Swimfish — a guitar-driven, five-piece rock and folk band — is a drastic departure from John Nilsen's work as a solo pianist.

Swimfish — a guitar-driven, five-piece rock and folk band — is a drastic departure from John Nilsen's work as a solo pianist.

"Solo piano performances are my bread and butter," Nilsen says. "But playing solo and playing with a full band like Swimfish are polar opposites. The solo shows can be so formal, and I mix up styles to keep audiences intrigued."

Nilsen performs as a pianist around the world, but loves his time off when he can play rock 'n' roll with his Swimfish buddies.

"It's a lot of fun," he says. "I love writing rock lyrics and guitar-driven songs, and there's a great camaraderie among the band's members.

"We play lounges, clubs and festivals — places where we can turn the music up and let it rip. It's a lot looser environment with a rhythm section and two other vocalists. It gives me a certain amount of musical freedom and expression."

Nilsen, along with fellow Portland musicians Bob Logue and Don Woodward, will perform as an acoustic guitar trio at two Rogue Valley venues this weekend.

Shows are set for 6 to 8 p.m. Friday, May 16, at RoxyAnn Winery, 3285 Hillcrest Road, Medford, and 7 to 9 p.m. Saturday, May 17, at the Avalon Bar & Grill, 105 W. Valley View Road, Talent. Admission to the latter costs $5.

"I say acoustic, but we will still rock," Nilsen says. "When we say we're going to rock, we mean we're going to be into it and play some upbeat songs that we usually play electric with the full band."

Look for original songs from Swimfish's recordings, such as "Silvertime," a ballad about dusk, the time between light and darkness and the connection between the two; and "Ross Welcome," a rock tribute to a musician who lives in the Rogue Valley near Grants Pass.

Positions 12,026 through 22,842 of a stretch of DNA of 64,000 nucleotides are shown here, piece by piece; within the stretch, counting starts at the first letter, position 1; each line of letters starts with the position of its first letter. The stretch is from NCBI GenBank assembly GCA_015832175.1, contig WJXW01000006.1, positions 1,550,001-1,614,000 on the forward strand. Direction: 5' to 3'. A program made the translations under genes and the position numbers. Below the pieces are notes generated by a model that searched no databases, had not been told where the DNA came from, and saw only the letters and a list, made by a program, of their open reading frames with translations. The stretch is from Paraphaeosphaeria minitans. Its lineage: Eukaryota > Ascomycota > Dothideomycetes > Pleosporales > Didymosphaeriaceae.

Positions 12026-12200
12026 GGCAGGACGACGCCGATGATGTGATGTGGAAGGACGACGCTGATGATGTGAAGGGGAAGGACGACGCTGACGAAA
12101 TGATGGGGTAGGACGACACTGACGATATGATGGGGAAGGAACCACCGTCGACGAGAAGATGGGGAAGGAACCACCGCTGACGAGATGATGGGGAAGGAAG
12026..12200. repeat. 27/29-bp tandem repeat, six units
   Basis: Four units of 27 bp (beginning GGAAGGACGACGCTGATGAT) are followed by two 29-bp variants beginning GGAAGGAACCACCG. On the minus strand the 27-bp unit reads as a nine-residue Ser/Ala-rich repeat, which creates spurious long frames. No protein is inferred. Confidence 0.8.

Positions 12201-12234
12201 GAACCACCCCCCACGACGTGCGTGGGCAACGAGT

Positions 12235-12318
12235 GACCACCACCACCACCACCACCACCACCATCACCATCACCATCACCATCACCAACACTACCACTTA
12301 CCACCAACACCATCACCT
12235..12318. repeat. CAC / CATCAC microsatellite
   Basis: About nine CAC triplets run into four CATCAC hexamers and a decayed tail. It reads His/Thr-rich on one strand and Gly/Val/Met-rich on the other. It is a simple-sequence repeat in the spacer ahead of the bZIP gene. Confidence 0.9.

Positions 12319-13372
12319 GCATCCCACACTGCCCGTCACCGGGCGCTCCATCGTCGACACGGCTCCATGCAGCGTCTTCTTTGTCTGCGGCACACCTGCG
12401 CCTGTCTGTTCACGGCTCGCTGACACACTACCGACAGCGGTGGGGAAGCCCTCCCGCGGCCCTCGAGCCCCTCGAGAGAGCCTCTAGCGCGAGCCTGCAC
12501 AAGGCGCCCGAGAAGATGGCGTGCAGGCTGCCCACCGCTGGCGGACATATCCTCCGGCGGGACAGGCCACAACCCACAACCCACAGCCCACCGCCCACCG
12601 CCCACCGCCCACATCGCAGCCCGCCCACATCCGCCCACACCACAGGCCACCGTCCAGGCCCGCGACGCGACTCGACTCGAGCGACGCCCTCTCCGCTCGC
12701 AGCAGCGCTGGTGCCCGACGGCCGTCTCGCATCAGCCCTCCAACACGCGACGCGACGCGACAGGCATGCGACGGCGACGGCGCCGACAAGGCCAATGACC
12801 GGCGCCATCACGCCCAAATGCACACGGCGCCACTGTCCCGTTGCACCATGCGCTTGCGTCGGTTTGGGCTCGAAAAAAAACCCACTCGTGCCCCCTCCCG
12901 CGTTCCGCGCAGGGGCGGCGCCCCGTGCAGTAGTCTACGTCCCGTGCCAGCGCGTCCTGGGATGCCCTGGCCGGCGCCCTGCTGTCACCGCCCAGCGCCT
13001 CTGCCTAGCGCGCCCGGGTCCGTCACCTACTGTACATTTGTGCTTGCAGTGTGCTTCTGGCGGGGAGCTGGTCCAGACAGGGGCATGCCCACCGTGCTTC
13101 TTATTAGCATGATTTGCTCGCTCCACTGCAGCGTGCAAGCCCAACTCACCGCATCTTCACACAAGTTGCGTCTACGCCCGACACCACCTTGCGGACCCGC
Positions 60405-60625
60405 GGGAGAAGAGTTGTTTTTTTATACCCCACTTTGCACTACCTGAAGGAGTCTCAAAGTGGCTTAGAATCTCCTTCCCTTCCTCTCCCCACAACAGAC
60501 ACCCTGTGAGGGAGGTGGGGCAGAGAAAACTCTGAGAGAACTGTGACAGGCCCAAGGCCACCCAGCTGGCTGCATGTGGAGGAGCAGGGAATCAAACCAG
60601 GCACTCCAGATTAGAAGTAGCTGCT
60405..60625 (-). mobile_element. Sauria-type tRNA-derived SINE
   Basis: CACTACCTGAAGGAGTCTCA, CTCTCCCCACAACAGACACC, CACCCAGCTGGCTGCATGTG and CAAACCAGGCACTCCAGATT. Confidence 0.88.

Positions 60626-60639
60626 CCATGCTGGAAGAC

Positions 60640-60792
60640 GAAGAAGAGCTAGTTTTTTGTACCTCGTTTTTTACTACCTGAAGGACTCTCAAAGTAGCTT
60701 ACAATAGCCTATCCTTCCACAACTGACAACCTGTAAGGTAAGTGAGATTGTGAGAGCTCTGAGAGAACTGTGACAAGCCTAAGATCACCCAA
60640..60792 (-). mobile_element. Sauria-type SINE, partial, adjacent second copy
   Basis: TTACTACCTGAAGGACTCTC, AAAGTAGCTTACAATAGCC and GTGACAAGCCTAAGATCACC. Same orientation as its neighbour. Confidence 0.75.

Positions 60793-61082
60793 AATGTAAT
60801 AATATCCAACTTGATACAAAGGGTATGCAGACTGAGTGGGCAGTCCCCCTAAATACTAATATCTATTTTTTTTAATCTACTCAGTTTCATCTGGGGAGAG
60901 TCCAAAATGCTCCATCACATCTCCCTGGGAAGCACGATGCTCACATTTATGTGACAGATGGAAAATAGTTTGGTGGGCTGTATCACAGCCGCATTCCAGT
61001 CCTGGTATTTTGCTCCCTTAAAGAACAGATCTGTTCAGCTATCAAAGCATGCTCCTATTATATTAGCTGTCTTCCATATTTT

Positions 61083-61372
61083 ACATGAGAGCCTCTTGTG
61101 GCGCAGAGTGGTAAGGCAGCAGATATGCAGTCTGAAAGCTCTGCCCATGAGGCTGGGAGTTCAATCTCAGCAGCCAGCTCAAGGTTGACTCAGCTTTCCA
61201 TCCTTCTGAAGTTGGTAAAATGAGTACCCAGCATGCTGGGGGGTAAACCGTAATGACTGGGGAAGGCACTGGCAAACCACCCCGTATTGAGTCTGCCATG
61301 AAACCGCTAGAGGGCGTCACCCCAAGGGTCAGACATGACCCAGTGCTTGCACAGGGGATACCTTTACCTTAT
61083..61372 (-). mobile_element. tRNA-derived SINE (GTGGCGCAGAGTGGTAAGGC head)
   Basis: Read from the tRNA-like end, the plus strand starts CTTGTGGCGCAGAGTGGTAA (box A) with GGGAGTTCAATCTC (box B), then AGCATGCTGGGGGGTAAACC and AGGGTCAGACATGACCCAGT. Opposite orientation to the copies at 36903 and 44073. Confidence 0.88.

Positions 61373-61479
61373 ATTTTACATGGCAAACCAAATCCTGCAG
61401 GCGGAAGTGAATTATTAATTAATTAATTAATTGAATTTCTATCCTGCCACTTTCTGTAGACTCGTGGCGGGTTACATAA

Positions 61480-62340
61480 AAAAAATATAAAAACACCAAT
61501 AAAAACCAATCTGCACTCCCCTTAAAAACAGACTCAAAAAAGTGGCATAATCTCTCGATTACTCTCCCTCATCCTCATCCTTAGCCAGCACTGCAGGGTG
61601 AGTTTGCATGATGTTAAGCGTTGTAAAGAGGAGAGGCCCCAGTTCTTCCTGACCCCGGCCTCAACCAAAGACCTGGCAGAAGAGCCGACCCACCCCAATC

"He was no stranger to the music business," Nilsen says.

"Aberdeen," a song about rock icon Kurt Cobain and his hometown, asks an existential question.

"I wrote it in a hotel while staying over on a tour," Nilsen says. "I wouldn't call it a sad song because it's written in a major key. I wouldn't call it a celebration of life, either. It definitely crosses some common ground."

Swimfish debuted in 2007 with a CD titled "John Nilsen and Swimfish," and most of the band members made appearances on Nilsen's 2013 recording, "Wild Rose."

Nilsen and his band play real instruments without effects or machines. Listeners can sense the relationships between the performers and their instruments.

"We started out as a four-piece and then added an additional guitar player and vocalist, Bob Logue, about a year ago," Nilsen says. "Logue's worked in a lot of great bands around the Portland area, and he's a high-school buddy. Woodward and I grew up right next door to each other. We performed as a duo — me on guitar and Woody on guitar, mandolin and harmonica — all through high school."

Although Swimfish is a rock band, Nilsen says, there is always an acoustic presence, along with good vocal harmonies, elements of folk, rock, country and Americana.

As the principle songwriter, Nilsen's music is influenced The Beatles, Neil Young, Tom Petty and the British Invasion.

"Without question," Nilsen says. "Those artists have a lot of rock and folk tendencies."

Swimfish has broken new ground over the last year due to Nilsen's time off from touring as a solo pianist.

"We'll continue to push forward and ride the wave a little longer," Nilsen says.